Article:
Using Split Screen for Editing

4260085353_5c0efc3f39_oby C. K. MacLeod

Word and Scrivener's split-screen functions are handy for editing long documents. At some point in the editing process, you may need to compare facts or details in one section of your book with facts and details in another section. Scrolling back and forth through pages and pages of writing can be frustrating, but with the split-screen function, you don't have to.

Here's how it works in Word and in Scrivener:

Split Screen in Word 2010

  1. In the Home tab, go to View and in the Window area, click on the Split button.
Word split screen button
Access Word's split screen in the View tab

A horizontal rule, or line, will show up across your document. Click anywhere in your document to anchor the rule. You can move the rule up or down at any time.

Note the horizontal rule in Word's split-screen view
Note the horizontal rule in Word's split-screen view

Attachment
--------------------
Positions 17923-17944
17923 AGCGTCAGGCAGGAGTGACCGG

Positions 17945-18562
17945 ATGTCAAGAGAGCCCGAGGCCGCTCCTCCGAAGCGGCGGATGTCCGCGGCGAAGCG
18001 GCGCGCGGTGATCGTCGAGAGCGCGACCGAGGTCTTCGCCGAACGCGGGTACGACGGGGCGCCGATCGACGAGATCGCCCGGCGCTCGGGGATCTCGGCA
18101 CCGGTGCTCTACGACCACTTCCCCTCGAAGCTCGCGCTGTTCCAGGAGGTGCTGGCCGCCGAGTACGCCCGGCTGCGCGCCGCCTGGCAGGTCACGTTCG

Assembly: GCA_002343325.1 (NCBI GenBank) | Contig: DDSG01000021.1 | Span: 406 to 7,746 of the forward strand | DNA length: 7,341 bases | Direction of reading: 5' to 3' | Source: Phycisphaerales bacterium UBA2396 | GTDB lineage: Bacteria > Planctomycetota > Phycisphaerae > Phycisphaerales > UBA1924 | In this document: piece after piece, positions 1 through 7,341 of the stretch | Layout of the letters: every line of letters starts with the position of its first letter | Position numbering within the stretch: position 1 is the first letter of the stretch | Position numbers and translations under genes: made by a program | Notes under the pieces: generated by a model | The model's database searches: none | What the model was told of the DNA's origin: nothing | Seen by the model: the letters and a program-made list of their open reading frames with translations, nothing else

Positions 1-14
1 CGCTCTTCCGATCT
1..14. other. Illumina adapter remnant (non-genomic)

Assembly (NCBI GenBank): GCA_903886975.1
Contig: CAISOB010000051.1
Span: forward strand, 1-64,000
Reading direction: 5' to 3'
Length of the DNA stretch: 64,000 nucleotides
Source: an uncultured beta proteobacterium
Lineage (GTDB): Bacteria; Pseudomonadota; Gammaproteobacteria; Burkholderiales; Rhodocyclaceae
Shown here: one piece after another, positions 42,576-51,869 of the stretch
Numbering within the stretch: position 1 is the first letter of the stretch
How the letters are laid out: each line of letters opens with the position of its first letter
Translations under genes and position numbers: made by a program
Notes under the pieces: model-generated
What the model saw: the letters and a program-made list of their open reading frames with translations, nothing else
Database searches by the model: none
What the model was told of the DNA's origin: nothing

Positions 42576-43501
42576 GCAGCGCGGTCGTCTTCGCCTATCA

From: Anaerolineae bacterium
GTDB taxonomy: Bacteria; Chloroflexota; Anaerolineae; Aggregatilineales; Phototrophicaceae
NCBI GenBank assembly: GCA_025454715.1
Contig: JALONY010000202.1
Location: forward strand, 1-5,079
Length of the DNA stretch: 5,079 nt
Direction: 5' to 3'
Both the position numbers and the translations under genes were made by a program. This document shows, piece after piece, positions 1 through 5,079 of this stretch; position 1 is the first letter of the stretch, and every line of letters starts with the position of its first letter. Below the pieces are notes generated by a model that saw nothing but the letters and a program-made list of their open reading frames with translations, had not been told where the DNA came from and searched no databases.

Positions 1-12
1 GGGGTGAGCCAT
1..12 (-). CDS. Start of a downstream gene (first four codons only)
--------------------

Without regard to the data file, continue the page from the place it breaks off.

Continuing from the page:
1. In the split-screen view, the Split button has changed to the Remove Split button.To return to a single pane, go to View, Window area, Remove Split.

Split Screen in Scrivener

  1. Click on the Horizontal Split button in the top right of Scrivener's middle pane.
Horizontal split button
Scrivener split-screen view

The button will immediately change to the No Split button and Scrivener's horizontal split- screen view looks like this:

Scrivener's split-screen view
Scrivener's split-screen view

If you prefer to see your split screens side-by-side instead of stacked on top of one another, you can click on the Vertical Split button to the left of the Horizontal Split button.

  1. Click on the No Split button to return to single-pane view.

The next time you're working with a long document, and you're having to check facts, cross-references, or even write a concluding paragraph, consider using the split-screen function in Word or Scrivener to make the job easier.

Image by Nina Matthews


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